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We found 4 nuclear medicine providers who accept Humana Silver 3800/HMO Premier near Crown Point, IN.

Showing 1-4 of 4
Dr. Kais J Yehyawi, MD
Specializes in Adult Cardiology, Nuclear Cardiology
1201 South Main Street
Crown Point, IN
 

Dr. Kais Yehyawi is a physician who specializes in adult cardiology and nuclear cardiology. He is professionally affiliated with Associates in Internal Medicine and Franciscan St. Anthony Health - Crown Point. Humana HMO, Humana Bronze, and Humana Catastrophic are among the insurance carriers that Dr. Yehyawi accepts. He is accepting new patients. He graduated from the University of Damascus Faculty of Medicine. Dr. Yehyawi trained at a hospital affiliated with the University of Wisconsin for his residency.

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Dr. Matthew L Kamin, DO
Specializes in Adult Cardiology, Nuclear Medicine
1201 South Main Street
Crown Point, IN
 

Dr. Matthew Kamin's specialties are adult cardiology and nuclear medicine. He is in-network for Humana HMO, Humana Bronze, and Humana Catastrophic, in addition to other insurance carriers. He attended medical school at Midwestern University, Chicago College of Osteopathic Medicine. Dr. Kamin is conversant in Spanish. He is professionally affiliated with Franciscan Alliance. His practice is open to new patients.

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Dr. Faheem Ahmad, MD
Specializes in Adult Cardiology, Interventional Cardiology, Nuclear Cardiology
1201 South Main Street
Crown Point, IN
 

Dr. Faheem Ahmad's medical specialty is adult cardiology, interventional cardiology, and nuclear cardiology. The average patient rating for Dr. Ahmad is 2.5 stars out of 5. He is affiliated with Franciscan Alliance. Dr. Ahmad honors several insurance carriers, including Coventry, Viant, and Community Care Network (CCN). He is accepting new patients. He speaks Spanish.

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Specializes in Nuclear Cardiology
Schererville, IN
 

Dr. Erlinda Kerekes is a medical specialist in nuclear cardiology. Humana HMO, Humana Bronze, and Humana Catastrophic are among the insurance carriers that Dr. Kerekes accepts.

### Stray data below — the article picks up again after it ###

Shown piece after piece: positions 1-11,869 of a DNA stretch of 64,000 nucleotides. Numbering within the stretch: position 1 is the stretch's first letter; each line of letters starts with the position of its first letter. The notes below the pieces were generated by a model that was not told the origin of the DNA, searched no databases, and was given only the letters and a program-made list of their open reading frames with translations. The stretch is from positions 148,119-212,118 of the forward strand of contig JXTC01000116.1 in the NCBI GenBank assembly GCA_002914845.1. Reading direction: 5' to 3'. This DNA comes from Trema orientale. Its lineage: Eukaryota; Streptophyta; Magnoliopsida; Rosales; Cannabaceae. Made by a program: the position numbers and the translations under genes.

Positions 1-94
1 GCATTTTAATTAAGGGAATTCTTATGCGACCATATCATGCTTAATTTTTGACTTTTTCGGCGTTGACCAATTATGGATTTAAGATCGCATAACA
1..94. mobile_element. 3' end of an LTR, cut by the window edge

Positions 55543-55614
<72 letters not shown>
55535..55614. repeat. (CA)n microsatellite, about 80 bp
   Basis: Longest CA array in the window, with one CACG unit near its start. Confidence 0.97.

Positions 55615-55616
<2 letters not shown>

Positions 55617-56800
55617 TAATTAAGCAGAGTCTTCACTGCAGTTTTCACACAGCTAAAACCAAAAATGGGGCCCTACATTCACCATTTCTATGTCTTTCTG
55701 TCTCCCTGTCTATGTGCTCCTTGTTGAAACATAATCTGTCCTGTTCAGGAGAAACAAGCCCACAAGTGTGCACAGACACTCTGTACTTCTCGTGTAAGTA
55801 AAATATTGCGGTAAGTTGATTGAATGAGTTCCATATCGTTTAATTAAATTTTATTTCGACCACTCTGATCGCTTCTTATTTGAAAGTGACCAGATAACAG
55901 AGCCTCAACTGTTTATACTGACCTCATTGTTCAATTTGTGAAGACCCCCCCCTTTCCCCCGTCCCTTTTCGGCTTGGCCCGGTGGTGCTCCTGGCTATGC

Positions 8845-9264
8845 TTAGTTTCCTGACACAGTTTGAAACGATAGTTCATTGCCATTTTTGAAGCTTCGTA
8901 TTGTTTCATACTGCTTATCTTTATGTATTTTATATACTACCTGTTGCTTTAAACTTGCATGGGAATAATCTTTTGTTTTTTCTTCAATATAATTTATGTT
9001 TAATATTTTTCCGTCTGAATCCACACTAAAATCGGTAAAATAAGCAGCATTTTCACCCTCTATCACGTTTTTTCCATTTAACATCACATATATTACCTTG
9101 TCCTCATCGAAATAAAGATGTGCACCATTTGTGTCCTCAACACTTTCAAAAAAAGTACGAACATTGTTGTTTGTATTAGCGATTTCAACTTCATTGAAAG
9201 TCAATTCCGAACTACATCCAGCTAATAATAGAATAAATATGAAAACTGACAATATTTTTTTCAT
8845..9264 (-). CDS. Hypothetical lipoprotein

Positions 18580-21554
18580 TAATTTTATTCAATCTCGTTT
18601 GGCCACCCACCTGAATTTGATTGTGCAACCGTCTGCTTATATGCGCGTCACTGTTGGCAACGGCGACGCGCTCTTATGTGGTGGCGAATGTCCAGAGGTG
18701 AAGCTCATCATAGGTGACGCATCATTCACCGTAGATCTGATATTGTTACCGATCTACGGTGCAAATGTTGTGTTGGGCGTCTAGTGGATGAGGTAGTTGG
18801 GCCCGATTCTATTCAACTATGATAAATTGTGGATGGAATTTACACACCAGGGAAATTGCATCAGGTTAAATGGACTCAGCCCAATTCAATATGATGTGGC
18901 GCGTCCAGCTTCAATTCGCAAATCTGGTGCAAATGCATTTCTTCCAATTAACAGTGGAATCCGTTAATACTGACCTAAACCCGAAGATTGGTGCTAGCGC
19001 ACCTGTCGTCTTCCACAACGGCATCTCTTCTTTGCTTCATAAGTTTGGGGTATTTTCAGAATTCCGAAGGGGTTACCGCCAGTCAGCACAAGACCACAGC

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What is Nuclear Medicine?

Nuclear medicine is specialized medical care that uses tiny amounts of radioactive material to diagnose or treat disease. Most commonly, the radioactive material is used to produce images of the inside of the body.

When nuclear medicine is used for imaging, tiny amounts of radioactive material are mixed into medicine that is injected, swallowed or inhaled. These medications are called radiopharmaceuticals or radiotracers. The medication goes to the part of the body that is being examined, where it emits a kind of invisible energy called gamma waves. Special cameras can take photographs or video of those gamma waves, so they also take an image of the body part where the medication is. Videos can show how the medicine is being processed by the body.

What makes nuclear medicine so useful is that it is extremely accurate. The images taken with nuclear medicine are incredibly precise, providing images down to the molecular level, so they can show disease at its earliest stages. Nuclear medicine can also show the function of body parts instead of just their structure: it can be used to see how well a heart is beating or how much oxygen lungs are holding. It is a way for doctors to see inside the body without the risks of surgery.

The word “radioactive” can make some patients uneasy, but nuclear medicine is very safe. The amount of radiation used is very small, less than a person usually receives from simply standing outside during a normal year. It has been used successfully for more than sixty years, and is painless.

Sometimes nuclear medicine can be used not just to diagnose disease, but also to treat it. Hyperthyroidism is sometimes treated with radioactive iodine, and certain cancers are sometimes treated with targeted radiation or radioactive medications.

Nuclear medicine provides an enormous amount of information that is not available any other way. It helps patients avoid exploratory surgeries or unnecessary treatments, and it helps physicians quickly decide on the best care.